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‘We are still suffering’, say families of contaminated blood scandal victims

Five sisters lost their brother in 2008 after he was infected with hep C via a contaminated blood transfusion (Ellie Ng/PA)
Five sisters lost their brother in 2008 after he was infected with hep C via a contaminated blood transfusion (Ellie Ng/PA)

Families of victims of the contaminated blood scandal have described how they continued to suffer in the years after losing their loved ones, as they await the final report of the independent inquiry.

Brian Moore lost his mother, Irene Moore, in 1998 after she developed cancer of the bile duct and recalled the “wreckage” of her body on her deathbed as he insisted he and his family were “still suffering”.

In 2008, six siblings lost their brother, Peter Lloyd, who had liver cancer, and his sisters have told of their lasting anger over his sickness and death.

Photo of Peter Lloyd
Peter Lloyd joined the Air Force when he was 17 (Ellie Ng/PA)

Ms Moore and Mr Lloyd were both infected with hepatitis C (hep C) after receiving transfusions of contaminated blood years before their deaths.

The Infected Blood Inquiry was ordered almost seven years ago by then prime minister Theresa May to look into the circumstances in which people treated by health services were given infected blood, in particular since 1970.

Ms Moore – described by her son as “an angel” – was prescribed a transfusion of six units of blood after she went to hospital in Newtownabbey, north of Belfast city centre, in 1986 with internal bleeding.

Her son told the PA news agency how “she was really being poisoned” during that hospital trip and that she “never fully recovered”.

“It came to a head in 1997 and she woke up and she was orangey yellow,” Mr Moore said.

He described how his mother went to hospital and was diagnosed with cancer of the bile duct and hep C.

Brian Moore
Brian Moore described his mother Irene Moore as ‘an angel’ (Family Handout/PA)

Mr Moore, who lives in Newtownabbey, told PA: “They called us in and said: ‘Look your mum’s terminal and she’s not going to get out of this, she’s going to die and she’d be lucky if she gets six months’.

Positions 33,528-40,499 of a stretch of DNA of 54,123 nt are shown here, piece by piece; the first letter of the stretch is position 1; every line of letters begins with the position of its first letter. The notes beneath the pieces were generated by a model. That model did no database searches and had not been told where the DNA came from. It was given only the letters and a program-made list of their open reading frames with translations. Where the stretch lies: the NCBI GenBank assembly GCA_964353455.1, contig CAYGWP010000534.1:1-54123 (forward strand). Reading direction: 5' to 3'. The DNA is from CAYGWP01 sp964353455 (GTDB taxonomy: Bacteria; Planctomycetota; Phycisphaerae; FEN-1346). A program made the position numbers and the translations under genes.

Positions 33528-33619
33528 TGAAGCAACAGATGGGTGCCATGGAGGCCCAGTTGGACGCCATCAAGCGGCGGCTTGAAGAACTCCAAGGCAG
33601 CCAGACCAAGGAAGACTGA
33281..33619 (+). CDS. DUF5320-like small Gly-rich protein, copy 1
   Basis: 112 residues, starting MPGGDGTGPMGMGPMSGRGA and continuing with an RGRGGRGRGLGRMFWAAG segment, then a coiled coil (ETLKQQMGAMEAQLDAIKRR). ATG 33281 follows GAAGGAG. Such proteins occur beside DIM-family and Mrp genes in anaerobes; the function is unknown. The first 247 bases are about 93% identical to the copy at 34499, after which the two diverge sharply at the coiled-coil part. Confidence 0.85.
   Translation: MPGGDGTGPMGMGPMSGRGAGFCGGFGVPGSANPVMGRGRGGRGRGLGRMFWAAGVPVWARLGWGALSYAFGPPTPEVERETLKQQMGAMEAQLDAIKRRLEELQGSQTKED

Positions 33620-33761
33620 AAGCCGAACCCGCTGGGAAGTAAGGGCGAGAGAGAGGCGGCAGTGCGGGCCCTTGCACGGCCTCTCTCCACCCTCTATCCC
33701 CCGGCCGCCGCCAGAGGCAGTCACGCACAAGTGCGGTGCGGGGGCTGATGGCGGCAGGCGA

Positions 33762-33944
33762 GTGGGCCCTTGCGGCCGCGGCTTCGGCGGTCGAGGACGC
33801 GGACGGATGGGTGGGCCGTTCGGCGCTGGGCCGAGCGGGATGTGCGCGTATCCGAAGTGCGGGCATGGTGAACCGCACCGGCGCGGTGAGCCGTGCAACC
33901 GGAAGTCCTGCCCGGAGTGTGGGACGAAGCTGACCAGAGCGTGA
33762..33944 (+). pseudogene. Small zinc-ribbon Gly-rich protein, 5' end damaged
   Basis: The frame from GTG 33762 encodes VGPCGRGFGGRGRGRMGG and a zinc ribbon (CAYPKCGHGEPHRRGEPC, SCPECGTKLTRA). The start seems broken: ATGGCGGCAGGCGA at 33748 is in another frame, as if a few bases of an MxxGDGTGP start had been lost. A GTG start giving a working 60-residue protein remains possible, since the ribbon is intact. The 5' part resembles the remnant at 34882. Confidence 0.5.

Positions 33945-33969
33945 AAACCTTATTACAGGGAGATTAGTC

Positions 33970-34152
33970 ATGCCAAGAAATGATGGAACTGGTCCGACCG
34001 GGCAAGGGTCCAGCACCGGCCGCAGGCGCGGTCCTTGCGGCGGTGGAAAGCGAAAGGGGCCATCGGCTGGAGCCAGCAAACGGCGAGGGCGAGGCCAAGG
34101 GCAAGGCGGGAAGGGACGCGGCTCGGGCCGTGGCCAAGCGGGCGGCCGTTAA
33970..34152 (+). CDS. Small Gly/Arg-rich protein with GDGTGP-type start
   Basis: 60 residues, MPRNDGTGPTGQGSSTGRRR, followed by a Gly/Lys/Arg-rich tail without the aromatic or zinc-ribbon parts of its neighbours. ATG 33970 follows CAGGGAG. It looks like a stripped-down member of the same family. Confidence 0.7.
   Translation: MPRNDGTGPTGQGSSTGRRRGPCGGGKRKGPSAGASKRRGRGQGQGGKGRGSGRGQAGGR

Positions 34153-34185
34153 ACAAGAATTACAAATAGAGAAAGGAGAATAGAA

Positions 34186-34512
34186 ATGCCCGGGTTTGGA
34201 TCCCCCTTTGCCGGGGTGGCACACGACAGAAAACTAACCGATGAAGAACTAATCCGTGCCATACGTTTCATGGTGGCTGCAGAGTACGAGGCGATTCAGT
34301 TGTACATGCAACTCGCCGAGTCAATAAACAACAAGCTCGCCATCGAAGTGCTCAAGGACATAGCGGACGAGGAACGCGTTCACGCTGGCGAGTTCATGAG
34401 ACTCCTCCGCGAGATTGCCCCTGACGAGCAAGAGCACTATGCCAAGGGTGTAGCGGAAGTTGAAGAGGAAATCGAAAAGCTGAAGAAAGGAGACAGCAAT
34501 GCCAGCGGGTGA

“And I actually broke the news to her that she was terminally ill.”

Mr Moore explained that he wanted the news to come from “someone who loves her as opposed to someone who is being kind to her”.

She went to live with her daughter, and Mr Moore and his two older brothers helped out whenever they could.

“She just got weaker and weaker and lost more and more weight and she finally passed away on February 1 1998,” Mr Moore said.

“It was horrendous. It was just horrendous.

“Even now I can see my mum before my eyes lying on her death bed, skeletal, her skin orange and wrinkled, the whites of her eyes orangey green, her hair just like pieces of wire.

“It was just awful.”

He added: “That wreckage of her body on her deathbed, completely broken, and I said this just is not fair.”

She was 80 when she died, but Mr Moore said she still “missed out on an awful lot in life”.

The family only realised “after a while” that hep C was the “ingredient that brought about all this” and that she had been infected by the blood transfusion in 1986.

Mr Moore has been involved in the inquiry and has shared his mother’s story at meetings involving others affected.

Asked what he was hoping for out of the final report, he told PA: “I want it just to be put in black and white that this should not have happened. It was avoidable.

“It was horrendous. An awful lot of people have suffered, we’re still suffering.

“Whenever it’s mentioned on the news, well then there you go again and you’re or thinking about those days, those horrible, horrendous days, and then that bit of newsworthiness is over and a couple of days later you start to come down again and get into your way of natural living.

“And I wish to god it was all over. I just wish it was all over.”

Helene Hall, Mary Lovell, Sally Martin, Sam Lloyd, Martha Charalambous and Louise Huxley lost their brother Peter Lloyd on June 30 2008.

Mr Lloyd was infected with hep C after receiving blood transfusions following a car accident in 1985 and went on to develop bowel and then liver cancer before his death.

A funeral service sheet for Peter Lloyd
Peter Lloyd developed bowel and liver cancer after he was infected with Hepatitis C (Ellie Ng/PA)

His five sisters – Ms Hall, Ms Lovell, Ms Martin, Ms Charalambous and Ms Huxley – told PA there was no way to be prepared to lose a sibling in that way.

Ms Charalambous said: “It’s like a part of you is missing because there was always seven of us. But we just feel robbed. They broke our family.”

While Ms Martin said: “I think about him every single day. I’ve lost a best friend. I will always feel like that.”

Ms Huxley told PA: “I feel angry because he was given blood and we’ve seen evidence of this, at the time when they knew that the blood was infected.

“Words fail me how something like this, which is the biggest case in national health history, can go on for so long without redress.”

The sisters told of how Mr Lloyd “hated injustice” and said that was in part why they were involved in the inquiry “fighting tooth and nail”.

Ms Martin said: “You can’t get over it, you can’t forget it because it’s brought into your life.

“Our brother has been taken away from us and he shouldn’t have been.”

Ms Lovell insisted there needs to be “accountability” coming out of the final report, saying people need to be named and prosecuted if required after they “destroyed lives”.

Ms Hall said that the people who “allowed” the scandal to happen “can’t have a conscience” and that waiting so long for a resolution has been “soul destroying”.